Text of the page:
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Alex Robertson
By Alex Robertson on February 13, 2023

The 2023 Edinburgh Open

An apology is in order...

A good few weeks back, I mentioned that I'd be attending the Edinburgh Open squash tournament and that I would write up an article on it.

That topic took a bit of a backseat as I really wanted to share the exciting interviews with Lucy Beecroft (available on our blog now) and, the newest member of Team CT, Iman Shaheen (available on our blog now) first.

Well, the time has now come!

In this post, I'll be discussing my own experience at the tournament including how I got on, and, more importantly, I'll talk about the awesome squash I was lucky enough to watch from some of the best players in the world in the main draw including Joel Makin, Patrick Rooney, Sarah-Jane Perry, Gina Kennedy, and Tinne Gilis.

This is the second time I've participated in the Edinburgh Open and, as expected, it was absolutely awesome.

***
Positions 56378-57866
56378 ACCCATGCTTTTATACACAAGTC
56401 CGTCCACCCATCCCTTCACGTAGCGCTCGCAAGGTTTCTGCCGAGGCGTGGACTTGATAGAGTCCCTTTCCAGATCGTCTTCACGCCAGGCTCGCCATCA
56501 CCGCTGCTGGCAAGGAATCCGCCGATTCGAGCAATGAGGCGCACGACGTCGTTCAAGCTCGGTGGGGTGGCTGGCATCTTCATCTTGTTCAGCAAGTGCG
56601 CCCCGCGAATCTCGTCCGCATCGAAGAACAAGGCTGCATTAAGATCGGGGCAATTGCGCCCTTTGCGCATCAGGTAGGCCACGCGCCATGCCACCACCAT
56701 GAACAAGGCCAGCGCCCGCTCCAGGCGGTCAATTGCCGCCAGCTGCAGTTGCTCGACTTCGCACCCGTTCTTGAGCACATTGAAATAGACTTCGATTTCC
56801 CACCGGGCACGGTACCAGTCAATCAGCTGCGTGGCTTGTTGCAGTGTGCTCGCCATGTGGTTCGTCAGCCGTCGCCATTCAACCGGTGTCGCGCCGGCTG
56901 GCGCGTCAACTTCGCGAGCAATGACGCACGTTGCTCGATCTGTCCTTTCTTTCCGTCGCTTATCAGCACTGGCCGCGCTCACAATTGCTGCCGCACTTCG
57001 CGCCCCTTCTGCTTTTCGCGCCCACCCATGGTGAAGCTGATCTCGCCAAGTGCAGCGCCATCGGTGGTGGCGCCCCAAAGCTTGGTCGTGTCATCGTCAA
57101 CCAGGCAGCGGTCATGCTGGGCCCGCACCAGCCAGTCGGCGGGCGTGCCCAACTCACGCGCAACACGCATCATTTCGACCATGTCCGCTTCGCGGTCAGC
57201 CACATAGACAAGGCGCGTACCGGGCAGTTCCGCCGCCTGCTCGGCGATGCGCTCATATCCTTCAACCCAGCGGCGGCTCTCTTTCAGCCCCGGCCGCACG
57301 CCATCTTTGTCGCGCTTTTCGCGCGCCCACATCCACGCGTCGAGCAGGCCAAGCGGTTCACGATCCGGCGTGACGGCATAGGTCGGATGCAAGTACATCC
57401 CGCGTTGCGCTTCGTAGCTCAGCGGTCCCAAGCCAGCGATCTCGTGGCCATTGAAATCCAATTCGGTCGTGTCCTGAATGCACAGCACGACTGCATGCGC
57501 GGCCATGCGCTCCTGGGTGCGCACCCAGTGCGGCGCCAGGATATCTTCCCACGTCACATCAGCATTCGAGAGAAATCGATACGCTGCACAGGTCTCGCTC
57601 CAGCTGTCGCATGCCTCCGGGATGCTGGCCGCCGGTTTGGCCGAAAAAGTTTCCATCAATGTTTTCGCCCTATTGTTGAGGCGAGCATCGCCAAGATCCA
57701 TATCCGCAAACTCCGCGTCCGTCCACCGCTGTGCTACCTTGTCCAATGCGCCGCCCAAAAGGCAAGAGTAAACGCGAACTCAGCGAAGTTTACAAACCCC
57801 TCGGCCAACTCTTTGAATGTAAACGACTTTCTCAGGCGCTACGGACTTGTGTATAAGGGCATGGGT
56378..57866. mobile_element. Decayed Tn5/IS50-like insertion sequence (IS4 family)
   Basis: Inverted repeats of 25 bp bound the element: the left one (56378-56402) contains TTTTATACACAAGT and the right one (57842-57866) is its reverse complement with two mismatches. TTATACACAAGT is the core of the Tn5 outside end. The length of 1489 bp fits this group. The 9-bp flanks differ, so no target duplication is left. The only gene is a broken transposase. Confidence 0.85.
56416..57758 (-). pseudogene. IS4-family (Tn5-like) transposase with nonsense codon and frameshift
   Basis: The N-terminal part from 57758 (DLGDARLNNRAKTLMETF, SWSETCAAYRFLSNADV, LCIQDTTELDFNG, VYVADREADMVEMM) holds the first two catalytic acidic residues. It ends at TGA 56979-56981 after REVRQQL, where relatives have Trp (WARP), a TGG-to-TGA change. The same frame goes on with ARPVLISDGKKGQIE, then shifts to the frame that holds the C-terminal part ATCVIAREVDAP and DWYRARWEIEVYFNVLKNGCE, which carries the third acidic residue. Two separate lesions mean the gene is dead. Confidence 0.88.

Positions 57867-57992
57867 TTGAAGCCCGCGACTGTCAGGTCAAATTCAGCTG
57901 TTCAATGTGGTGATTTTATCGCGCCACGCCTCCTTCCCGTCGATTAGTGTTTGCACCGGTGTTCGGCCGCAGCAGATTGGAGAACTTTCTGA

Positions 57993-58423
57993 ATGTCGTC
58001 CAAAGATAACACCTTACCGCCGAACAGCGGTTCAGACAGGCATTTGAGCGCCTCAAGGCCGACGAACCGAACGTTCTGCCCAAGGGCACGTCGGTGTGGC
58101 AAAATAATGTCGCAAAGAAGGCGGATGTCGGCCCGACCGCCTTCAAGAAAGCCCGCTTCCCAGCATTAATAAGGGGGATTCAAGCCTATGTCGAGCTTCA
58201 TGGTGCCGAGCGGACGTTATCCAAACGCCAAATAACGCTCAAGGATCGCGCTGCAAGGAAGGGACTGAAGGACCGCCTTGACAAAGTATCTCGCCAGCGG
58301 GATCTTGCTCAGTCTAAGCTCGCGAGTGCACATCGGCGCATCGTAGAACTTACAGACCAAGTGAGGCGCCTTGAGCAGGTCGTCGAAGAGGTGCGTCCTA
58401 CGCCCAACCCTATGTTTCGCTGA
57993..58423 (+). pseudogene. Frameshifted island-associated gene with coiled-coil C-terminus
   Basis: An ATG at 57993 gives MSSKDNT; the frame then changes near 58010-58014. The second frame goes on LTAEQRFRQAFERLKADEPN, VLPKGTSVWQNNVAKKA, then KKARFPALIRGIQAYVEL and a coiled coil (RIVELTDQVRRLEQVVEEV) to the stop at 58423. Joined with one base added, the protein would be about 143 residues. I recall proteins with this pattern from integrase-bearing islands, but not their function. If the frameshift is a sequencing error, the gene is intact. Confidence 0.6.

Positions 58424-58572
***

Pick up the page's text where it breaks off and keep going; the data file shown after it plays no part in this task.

The tournament took place between the 5th and 8th of January, and, since it's a monrad (in which you play all of your matches until your final position is decided), it's a bit of a shock to the system after the Christmas break!

Going from eating and drinking too much in December to four squash matches in just a few days at the start of January definitely sets you up for the second half of the season...

The tournament is popular for a bunch of reasons. Firstly, there are always a bunch of unbelievable players in the men's and women's main draws, and, if you've paid your entry to play in the tournament, you get to watch them play for free!